No more or less than before. Despite the fact that I pay my taxes at an incredible frequency, I don’t think that makes me better than people who pay their taxes at the standard interval. Nor does it make me worse. I am a good person. I open doors for people. I take my dog to the dog park. He plays with the other dogs equitably and with restraint. I love my wife. My wife appreciates the meticulousness of how I approach my finances. Sometimes she asks me for help, and I oblige as per our vows. I am open and transparent about my urges. Yes, there is some tension and confusion, but we respect each other’s boundaries. On the occasions we make love, I make sure never to have a 1040 in the room. She knows never to go into my office. Ever. I work diligently, I do not cultivate relationships with clients, interns, or peers beyond what is appropriate. I have only paid my taxes during work hours a few times but only when I was certain it would not interfere with my tasks for the day. I prioritize my tasks and my pleasures with patience and maturity. Society may find my leisure activity unusual or confounding. If I showed up to one of the neighborhood swinger parties—which I have been invited to before—with my receipts, there would probably be grounds for censure. But under the present circumstances, waking up at four in the morning to assess my withholding is outside their purview of shame.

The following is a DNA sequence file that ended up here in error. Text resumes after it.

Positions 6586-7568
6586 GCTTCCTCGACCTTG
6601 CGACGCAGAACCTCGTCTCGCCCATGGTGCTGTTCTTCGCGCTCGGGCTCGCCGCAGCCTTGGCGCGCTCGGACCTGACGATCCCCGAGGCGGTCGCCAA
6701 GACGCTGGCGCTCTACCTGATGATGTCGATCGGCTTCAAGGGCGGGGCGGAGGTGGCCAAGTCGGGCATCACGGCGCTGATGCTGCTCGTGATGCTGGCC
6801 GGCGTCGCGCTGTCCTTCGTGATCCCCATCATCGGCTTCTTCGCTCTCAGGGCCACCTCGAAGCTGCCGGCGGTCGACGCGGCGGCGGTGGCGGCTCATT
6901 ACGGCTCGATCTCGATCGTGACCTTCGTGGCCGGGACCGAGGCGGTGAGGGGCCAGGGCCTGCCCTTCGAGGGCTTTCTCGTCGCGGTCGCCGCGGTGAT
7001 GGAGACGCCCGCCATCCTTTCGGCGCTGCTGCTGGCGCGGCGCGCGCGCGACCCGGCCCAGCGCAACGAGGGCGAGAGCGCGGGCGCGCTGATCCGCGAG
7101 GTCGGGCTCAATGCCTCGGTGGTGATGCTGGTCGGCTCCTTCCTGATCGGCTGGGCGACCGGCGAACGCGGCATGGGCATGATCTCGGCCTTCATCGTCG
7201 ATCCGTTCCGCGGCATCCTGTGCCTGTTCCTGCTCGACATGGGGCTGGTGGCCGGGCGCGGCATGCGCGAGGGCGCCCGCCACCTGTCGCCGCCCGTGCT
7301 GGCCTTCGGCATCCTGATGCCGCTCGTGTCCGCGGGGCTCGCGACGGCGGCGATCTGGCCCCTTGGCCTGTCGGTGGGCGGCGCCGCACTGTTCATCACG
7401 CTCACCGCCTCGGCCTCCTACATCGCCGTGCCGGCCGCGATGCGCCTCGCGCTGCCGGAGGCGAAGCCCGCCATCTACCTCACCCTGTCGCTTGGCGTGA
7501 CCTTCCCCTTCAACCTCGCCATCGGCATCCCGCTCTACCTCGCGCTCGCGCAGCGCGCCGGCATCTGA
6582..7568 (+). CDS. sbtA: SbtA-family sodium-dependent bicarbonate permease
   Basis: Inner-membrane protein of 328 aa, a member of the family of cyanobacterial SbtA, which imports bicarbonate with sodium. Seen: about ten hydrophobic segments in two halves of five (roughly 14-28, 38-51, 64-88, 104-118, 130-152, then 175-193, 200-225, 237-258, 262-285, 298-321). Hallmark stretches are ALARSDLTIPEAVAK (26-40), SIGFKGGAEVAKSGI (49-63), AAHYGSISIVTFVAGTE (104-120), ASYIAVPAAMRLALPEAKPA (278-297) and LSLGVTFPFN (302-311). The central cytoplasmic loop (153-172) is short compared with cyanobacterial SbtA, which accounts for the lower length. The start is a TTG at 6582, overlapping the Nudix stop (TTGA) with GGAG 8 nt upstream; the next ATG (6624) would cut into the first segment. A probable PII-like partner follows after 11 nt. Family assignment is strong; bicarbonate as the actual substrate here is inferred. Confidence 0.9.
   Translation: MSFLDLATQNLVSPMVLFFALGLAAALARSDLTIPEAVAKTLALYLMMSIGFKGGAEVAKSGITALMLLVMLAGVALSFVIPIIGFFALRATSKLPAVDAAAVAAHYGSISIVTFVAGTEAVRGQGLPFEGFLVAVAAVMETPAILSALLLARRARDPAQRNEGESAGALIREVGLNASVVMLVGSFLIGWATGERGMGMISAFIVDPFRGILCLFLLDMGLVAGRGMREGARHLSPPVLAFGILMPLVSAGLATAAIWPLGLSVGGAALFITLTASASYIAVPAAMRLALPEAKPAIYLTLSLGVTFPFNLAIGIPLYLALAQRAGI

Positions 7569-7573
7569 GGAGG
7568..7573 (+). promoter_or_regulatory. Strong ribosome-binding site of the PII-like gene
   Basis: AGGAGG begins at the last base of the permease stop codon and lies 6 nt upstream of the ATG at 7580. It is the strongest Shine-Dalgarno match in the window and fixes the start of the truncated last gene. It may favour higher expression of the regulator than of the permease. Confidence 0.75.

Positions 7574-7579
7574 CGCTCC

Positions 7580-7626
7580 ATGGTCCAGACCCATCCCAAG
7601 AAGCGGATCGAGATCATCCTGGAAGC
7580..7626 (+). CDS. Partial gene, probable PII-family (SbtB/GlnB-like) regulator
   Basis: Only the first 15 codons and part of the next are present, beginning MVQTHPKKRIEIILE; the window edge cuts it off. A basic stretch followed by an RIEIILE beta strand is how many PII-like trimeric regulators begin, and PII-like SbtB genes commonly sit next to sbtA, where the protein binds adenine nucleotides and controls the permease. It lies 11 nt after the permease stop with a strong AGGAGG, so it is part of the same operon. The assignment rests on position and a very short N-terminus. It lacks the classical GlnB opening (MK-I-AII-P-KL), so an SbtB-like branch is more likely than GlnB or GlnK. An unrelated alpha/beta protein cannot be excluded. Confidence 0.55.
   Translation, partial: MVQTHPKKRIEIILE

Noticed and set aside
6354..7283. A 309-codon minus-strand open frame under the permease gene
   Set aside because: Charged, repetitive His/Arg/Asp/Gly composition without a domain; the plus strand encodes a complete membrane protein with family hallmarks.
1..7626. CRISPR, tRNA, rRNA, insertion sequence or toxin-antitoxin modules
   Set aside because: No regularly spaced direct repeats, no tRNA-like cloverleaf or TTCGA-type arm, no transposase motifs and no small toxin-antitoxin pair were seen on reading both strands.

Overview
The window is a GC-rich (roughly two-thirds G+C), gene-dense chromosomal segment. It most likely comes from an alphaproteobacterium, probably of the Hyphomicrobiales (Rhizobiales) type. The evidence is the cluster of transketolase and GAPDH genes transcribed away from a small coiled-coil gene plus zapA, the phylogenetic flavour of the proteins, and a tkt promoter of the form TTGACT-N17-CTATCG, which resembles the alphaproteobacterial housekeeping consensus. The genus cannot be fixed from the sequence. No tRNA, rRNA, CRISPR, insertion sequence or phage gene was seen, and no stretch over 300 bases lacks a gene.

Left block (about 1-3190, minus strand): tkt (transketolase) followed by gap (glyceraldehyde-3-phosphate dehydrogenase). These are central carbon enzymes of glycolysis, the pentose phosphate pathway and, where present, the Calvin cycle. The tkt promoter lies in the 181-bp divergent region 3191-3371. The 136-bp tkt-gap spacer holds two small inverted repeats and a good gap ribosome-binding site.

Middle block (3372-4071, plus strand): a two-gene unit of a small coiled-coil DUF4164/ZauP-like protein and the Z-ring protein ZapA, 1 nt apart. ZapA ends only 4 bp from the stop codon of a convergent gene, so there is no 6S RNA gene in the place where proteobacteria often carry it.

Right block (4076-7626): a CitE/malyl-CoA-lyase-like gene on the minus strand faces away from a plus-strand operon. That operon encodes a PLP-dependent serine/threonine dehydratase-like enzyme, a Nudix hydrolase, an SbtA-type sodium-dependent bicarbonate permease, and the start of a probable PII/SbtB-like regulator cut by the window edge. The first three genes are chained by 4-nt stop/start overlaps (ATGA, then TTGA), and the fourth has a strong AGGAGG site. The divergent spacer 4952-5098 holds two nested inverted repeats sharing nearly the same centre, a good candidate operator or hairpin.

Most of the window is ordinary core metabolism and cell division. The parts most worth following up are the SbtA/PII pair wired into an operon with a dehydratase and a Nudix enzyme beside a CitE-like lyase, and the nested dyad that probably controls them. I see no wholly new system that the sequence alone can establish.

Do you feel shame?